Shadow Assistant Minister for Health, Stephen Jones, has slammed the Government for cutting funds dedicated to drug and alcohol rehabilitation just five weeks after launching its National Ice Strategy.
During the Budget lock up it was revealed that $500 million would be ripped from Flexible Health Funds, which includes valuable funds aimed at drug rehabilitation and treatment as well as prevention strategies.
The Substance Misuse Prevention and Service Improvement Grants Fund and the Substance Misuse Service Delivery Grants Fund are both under threat. These funds assist organisations backing the prevention of substance misuse as well as promoting and supporting treatment services across Australia.
It is the strongest evidence yet that the Government is not actually serious about combating illicit drug use, including ice addiction.
But it is certainly not the first sign that this Government is unconcerned about how illicit substances are affecting communities across Australia.
In March 2014, the Alcohol and Other Drugs Council of Australia shut its doors after advising governments on alcohol and drug policy for close to half a century. Assistant Health Minister Fiona Nash decided that it would receive no further funding and left it to her chief of staff, Alistair Furnival, to break the news to the organisation.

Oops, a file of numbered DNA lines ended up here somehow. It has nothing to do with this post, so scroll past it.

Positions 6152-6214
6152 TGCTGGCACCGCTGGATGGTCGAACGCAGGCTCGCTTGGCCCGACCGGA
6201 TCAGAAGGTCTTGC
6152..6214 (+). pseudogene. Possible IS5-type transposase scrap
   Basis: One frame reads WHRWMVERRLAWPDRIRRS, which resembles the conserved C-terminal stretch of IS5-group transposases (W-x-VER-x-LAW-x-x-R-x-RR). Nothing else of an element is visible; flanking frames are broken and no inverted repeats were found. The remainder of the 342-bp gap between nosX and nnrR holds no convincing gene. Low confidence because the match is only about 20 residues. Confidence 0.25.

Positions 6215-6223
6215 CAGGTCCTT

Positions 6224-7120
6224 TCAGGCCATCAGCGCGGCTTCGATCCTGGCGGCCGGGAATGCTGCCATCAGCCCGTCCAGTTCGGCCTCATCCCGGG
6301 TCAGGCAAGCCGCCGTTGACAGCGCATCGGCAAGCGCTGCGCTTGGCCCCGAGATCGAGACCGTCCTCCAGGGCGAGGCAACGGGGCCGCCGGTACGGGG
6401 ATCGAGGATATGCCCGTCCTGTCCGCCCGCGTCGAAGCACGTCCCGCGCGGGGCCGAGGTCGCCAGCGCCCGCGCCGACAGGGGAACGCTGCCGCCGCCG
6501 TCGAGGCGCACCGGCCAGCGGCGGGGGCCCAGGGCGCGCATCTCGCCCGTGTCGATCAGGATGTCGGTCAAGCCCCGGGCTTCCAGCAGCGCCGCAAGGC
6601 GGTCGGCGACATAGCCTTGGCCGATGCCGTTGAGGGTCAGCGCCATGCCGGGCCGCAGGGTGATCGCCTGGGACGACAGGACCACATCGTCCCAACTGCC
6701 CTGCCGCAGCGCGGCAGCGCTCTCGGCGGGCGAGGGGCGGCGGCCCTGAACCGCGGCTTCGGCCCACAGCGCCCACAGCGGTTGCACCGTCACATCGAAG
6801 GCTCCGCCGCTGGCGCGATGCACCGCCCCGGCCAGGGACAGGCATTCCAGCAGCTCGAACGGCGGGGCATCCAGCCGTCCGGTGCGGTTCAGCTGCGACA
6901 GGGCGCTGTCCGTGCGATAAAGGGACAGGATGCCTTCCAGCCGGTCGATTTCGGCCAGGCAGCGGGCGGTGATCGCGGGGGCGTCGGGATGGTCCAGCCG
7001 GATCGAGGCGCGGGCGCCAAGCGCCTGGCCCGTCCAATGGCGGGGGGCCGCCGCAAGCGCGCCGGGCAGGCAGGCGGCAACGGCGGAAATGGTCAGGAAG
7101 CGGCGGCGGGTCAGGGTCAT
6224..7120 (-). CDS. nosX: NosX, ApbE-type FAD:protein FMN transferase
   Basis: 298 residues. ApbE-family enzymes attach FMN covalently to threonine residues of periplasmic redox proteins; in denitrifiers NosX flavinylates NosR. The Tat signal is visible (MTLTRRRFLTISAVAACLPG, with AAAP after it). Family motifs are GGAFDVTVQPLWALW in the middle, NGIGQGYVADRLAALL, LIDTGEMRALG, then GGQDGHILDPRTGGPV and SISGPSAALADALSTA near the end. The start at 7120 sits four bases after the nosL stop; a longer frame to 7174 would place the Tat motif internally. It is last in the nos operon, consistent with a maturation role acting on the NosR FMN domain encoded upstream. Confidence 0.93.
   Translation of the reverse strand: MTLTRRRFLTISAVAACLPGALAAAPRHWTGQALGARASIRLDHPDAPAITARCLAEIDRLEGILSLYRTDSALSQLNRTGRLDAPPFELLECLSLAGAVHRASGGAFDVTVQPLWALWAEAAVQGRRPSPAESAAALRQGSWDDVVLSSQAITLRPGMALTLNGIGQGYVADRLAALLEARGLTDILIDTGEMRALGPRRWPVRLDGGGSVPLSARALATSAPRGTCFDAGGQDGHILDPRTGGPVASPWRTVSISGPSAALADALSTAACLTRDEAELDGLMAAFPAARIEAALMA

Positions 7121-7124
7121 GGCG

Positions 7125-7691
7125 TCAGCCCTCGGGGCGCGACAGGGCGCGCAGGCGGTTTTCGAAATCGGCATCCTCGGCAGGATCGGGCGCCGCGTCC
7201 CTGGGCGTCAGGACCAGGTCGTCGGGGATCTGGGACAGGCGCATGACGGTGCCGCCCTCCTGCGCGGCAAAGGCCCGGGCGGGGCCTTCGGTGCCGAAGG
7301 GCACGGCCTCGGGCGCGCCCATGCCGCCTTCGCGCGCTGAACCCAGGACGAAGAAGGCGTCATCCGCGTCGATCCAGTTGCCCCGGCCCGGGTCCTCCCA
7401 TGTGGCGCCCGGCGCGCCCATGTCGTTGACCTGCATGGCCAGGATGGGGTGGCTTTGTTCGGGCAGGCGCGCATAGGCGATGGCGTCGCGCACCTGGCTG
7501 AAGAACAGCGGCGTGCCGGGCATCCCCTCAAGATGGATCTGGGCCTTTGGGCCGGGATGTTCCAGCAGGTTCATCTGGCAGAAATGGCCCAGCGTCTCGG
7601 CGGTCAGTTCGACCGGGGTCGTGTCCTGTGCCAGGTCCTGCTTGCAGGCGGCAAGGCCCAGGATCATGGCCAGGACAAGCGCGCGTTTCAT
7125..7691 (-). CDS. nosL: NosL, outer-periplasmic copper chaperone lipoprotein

Less than six months ago the Government also made controversial changes to the then Australian National Council on Drugs. Senator Nash appointed as head of the advisory body a former National Party MP, Kay Hull, who supports an abstinence policy on drugs over harm minimisation and treatment. Its reporting structures were also changed so that it no longer reported directly to the Prime Minister.
These were moves heavily criticised by health experts with former Liberal MP and doctorMal Washerlabelling the appointment retrogressive.
The National Ice Action Strategy was launched just last month and today the National Ice Task Force begins its community consultation with a meeting in Mount Gambier. A graphic online and television ad campaign which depicts the dangers of ice commenced over the weekend.
But at the same time that the Government is supposedly acting to stem the scourge of ice it is busy ripping funds away from programs designed to prevent people from using ice and assisting those who are addicted to the drug.
Given that the number of ice users has doubled in the past year we must get the right programs are in place to support people vulnerable to addiction. The answer does not lie in axing valuable substance misuse programs and support structures.